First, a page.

Whenever people say most motorcycle accidents are caused by others

Just statistics, I think.

Silvaire wrote:

therefore not subject to the control of the motorcyclist

That’s not what people (at least teachers in Switzerland) say. What they mean is be aware that people around you might not see you or might ignore you, so be vigilant and careful. Qualities and advice good for flying too.

LSZH, LSZF, Switzerland

I’ve done about 100k miles on motorbikes, in the 1970s and 1980s when there were far fewer cars on the road – probably about 1/3 of today.

Back then, the majority of accidents were caused by a car driver. However the legal blame is a fuzzy concept and is relevant only if somebody gets caught. Let’s say you have someone doing 30mph on a winding country road, with 10 cars queued behind him. You (on the bike) have to overtake these, often one at a time. Often, as you overtake a car, the driver puts his foot on the floor to close the gap in front, out of jealousy, stupidity, whatever. Certain car brands were much more likely to do this… Usually he will close the gap just enough so you get a scare pulling into it when a car comes the other way, but some car drivers close it completely and leave you on the wrong side of the road facing any oncoming traffic. The result is quite likely a dead biker. Of course this is “murder” but it is 100% legal. The car driver will disappear as fast as he can, but even if the whole thing was filmed from a helicopter flying above, the driver would still not get done. However even if the 10 car drivers are all behaving correctly, the biker is still running up a much bigger risk than if he was riding on an empty road.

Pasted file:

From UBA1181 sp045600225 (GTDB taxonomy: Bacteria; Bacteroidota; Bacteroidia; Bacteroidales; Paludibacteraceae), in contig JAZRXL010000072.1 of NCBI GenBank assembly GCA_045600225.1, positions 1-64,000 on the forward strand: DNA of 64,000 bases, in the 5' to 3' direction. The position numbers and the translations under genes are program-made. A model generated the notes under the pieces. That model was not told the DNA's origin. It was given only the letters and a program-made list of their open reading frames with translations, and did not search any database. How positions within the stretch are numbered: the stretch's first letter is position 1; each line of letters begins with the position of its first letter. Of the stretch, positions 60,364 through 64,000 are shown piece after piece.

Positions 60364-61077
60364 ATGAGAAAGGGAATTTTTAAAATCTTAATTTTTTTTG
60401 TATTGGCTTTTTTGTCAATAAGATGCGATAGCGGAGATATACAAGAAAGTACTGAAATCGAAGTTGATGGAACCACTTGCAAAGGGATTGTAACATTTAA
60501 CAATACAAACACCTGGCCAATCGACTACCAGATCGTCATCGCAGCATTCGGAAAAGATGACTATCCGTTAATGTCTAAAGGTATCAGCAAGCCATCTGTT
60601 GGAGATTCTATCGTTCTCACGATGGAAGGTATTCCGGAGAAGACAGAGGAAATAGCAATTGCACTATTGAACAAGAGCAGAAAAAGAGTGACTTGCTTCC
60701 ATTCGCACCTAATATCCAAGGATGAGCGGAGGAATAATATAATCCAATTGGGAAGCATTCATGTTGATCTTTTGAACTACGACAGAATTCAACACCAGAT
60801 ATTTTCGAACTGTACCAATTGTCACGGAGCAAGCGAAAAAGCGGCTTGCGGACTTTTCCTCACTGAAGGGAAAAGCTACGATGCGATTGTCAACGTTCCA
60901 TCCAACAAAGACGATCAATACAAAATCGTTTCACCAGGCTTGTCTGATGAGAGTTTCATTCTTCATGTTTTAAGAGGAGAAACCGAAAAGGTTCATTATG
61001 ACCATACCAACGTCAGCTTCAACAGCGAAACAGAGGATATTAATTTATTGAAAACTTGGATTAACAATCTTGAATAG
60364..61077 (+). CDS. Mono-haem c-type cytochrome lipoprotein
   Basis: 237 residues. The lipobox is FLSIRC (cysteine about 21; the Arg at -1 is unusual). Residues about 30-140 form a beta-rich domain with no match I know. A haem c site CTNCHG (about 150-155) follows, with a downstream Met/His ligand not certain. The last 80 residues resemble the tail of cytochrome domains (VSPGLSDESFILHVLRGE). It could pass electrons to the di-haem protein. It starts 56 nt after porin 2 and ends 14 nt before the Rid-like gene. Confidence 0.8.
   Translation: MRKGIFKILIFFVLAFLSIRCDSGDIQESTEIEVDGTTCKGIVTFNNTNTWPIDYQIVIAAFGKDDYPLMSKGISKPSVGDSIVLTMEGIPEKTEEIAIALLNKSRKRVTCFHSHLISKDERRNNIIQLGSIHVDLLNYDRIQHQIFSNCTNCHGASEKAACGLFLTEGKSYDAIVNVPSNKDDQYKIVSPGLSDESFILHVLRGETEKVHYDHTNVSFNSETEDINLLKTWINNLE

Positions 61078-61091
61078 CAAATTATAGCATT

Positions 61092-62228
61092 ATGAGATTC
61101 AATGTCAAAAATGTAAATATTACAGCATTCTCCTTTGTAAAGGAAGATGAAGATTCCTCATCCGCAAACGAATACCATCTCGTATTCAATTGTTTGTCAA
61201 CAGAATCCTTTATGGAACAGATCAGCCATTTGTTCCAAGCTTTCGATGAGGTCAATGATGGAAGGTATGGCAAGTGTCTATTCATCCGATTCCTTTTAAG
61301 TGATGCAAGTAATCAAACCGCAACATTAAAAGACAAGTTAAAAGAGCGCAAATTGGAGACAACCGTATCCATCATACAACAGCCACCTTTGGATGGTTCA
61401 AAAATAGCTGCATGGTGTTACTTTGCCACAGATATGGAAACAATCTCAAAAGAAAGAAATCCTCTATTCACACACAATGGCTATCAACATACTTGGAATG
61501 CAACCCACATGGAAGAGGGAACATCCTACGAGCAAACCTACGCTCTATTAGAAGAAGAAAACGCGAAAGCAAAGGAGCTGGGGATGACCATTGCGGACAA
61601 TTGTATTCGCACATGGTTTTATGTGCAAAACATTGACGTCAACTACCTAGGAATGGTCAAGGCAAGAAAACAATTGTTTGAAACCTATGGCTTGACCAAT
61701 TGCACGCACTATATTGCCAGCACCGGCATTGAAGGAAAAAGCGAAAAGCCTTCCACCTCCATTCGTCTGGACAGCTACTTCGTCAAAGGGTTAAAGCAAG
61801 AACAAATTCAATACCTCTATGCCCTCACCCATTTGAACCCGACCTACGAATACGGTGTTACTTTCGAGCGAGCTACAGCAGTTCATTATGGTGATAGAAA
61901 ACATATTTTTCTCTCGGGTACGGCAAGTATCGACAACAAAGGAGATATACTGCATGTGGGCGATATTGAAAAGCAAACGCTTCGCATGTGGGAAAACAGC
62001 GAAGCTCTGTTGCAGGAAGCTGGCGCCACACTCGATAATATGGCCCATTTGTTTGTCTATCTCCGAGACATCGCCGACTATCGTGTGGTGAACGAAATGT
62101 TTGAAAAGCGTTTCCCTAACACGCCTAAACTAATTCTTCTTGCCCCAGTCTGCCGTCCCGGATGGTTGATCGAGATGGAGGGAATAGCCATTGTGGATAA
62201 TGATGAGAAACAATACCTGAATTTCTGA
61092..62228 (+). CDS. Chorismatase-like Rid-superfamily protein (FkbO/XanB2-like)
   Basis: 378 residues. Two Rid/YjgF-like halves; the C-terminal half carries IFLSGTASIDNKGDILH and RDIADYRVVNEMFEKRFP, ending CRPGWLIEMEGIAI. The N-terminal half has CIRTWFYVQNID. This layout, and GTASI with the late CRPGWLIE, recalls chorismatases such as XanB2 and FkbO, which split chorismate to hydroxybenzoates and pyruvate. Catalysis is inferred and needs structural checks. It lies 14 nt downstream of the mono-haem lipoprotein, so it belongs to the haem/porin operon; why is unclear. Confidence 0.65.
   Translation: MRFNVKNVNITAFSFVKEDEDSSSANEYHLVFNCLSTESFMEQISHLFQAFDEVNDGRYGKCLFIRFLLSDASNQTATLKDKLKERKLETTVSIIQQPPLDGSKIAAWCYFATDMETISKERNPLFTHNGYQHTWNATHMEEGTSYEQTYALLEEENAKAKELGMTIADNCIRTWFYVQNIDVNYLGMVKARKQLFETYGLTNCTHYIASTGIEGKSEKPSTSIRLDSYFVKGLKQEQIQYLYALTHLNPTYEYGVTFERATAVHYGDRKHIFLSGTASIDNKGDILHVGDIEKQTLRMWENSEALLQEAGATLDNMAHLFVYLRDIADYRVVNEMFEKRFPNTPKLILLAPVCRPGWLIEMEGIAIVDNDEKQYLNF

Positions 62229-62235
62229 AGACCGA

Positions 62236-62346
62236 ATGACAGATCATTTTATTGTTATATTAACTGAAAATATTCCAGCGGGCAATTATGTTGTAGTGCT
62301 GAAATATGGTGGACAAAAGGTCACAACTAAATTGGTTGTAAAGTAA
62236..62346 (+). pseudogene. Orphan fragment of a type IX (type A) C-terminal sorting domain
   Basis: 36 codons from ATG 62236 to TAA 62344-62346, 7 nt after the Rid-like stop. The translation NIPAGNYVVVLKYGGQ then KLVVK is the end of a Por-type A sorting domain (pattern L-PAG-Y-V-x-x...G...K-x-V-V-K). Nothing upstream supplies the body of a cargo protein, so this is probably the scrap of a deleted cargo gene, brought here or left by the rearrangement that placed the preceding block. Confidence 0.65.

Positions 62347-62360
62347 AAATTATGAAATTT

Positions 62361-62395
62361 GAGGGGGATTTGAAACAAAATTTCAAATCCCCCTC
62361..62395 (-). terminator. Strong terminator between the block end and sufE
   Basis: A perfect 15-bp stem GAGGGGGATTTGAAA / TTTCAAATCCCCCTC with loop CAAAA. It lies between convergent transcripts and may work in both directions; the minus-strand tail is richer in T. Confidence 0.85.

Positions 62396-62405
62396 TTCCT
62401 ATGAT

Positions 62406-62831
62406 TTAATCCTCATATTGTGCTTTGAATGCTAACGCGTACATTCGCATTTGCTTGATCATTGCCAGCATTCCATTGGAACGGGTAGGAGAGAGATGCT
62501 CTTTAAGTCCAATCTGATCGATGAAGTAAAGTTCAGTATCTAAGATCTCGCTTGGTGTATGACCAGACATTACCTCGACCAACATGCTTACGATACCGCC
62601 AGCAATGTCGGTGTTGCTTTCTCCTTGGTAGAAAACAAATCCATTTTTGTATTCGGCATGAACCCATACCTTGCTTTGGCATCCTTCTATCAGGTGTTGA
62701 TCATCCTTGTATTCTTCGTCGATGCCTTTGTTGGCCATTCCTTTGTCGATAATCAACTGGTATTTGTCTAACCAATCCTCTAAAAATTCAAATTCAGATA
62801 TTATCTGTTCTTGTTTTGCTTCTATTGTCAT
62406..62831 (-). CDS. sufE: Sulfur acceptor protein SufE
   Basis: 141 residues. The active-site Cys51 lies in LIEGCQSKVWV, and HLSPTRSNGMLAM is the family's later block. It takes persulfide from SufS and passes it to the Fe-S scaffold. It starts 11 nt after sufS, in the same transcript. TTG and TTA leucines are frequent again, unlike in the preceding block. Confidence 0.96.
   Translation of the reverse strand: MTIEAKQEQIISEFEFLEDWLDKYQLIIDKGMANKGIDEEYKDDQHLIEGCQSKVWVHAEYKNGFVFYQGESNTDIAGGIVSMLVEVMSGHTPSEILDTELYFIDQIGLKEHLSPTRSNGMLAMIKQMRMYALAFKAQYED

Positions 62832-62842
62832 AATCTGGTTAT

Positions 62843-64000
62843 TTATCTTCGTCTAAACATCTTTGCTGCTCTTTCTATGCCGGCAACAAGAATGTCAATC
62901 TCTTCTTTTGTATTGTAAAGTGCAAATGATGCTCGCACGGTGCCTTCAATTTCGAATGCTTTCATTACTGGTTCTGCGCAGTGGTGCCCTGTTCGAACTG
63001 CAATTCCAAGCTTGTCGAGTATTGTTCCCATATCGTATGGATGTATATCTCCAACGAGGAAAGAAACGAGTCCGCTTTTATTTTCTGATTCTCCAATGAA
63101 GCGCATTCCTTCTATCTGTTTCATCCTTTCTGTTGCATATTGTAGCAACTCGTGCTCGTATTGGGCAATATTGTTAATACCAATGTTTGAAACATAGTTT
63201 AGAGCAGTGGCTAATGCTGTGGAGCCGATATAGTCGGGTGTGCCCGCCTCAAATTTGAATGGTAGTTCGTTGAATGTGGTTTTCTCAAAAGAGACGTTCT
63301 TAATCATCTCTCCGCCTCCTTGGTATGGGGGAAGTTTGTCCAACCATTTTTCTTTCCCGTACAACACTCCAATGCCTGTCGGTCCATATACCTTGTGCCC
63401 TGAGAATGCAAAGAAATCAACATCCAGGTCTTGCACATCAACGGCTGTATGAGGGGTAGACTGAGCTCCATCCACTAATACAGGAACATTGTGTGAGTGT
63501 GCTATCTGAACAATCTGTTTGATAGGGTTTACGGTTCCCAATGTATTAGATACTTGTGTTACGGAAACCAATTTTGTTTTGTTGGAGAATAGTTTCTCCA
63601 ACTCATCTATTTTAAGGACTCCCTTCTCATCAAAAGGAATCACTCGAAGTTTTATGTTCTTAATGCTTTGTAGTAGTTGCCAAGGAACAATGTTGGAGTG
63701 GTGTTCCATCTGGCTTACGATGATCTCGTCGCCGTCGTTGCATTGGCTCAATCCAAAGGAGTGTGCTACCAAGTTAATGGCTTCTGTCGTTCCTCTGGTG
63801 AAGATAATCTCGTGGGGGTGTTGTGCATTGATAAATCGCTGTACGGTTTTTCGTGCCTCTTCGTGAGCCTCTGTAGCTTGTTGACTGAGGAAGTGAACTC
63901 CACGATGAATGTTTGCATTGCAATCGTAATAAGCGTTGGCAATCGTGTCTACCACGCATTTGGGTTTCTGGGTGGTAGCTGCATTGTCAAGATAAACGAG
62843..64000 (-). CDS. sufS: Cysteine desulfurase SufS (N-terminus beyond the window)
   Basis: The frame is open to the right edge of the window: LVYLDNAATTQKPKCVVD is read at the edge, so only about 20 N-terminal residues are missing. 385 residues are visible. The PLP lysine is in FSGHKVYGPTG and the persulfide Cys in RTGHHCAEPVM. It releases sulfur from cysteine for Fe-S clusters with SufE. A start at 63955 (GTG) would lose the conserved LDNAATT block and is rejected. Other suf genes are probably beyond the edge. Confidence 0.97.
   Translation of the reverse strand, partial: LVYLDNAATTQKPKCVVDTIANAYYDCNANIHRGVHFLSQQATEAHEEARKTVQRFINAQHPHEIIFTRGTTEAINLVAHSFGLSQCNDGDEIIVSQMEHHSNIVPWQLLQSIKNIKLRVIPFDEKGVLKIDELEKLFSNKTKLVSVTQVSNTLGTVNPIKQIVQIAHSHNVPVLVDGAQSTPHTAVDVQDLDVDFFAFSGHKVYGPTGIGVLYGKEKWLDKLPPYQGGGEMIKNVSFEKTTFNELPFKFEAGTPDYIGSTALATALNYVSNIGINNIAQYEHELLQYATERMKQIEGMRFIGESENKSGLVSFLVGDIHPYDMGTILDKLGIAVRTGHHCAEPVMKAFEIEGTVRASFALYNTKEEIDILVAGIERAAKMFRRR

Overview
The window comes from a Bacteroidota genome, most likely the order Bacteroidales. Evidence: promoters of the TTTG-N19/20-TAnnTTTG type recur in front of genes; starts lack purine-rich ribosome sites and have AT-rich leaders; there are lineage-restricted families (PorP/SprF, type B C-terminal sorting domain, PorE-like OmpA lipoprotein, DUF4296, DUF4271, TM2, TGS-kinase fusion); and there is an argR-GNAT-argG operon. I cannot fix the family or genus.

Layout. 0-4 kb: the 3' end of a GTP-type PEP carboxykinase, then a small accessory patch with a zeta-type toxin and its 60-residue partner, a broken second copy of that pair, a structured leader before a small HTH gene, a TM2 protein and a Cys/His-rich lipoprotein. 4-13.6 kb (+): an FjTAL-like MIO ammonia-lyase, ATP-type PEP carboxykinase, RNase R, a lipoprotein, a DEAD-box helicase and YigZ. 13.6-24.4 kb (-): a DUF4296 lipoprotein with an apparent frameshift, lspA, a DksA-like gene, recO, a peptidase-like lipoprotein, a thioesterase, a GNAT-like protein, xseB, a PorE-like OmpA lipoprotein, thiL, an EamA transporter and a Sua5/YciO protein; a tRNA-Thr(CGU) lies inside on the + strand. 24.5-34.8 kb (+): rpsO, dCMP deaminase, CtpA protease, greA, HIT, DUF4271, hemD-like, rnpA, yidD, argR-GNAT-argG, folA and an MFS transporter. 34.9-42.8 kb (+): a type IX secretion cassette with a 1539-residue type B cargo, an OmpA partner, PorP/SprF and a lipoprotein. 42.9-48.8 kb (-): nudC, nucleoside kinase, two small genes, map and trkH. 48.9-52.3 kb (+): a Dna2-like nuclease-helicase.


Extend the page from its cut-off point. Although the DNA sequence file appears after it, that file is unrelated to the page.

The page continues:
So motorbiking is always going to be much more risky in the mere presence of other traffic. In flying you don’t have this factor – except for mid-airs which are extremely rare.

So I think this comparison “works” only because the numbers just happen to be similar. The two activities are hugely different. Apart from sheer recklessness, every accident cause in GA has no parallel on the road, and vice versa.

BTW, I would not ride a bike today because – here in the south east especially – I would spend my whole time weaving in and out of traffic. I have known a number of bikers, including some “born again bikers” (which make up a large chunk of the biking community here), who have given up because it isn’t fun anymore unless they go out at 6am.

Administrator
Shoreham EGKA, United Kingdom

Vigilance and care are effective in almost everything, including preventing most motorcycling and flying accidents. I think many people who preach otherwise, that risks cannot be controlled by the operator, typically have an agenda involving downplaying the value of individual attributes and skills.

I’m looking forward to my time in Italian traffic next month. Sick huh? Before then I have 5.7 hrs to fly so my A&P IA will agree to Annual the plane when I return. I should really fly the other plane too. Life is tough

BTW, and on topic, whenever I hear about a local forced landing or similar, it scares me. I think a measured amount of fear is part of the equation.

Last Edited by Silvaire at 09 Aug 14:38
Sign in to add your message

Back to Top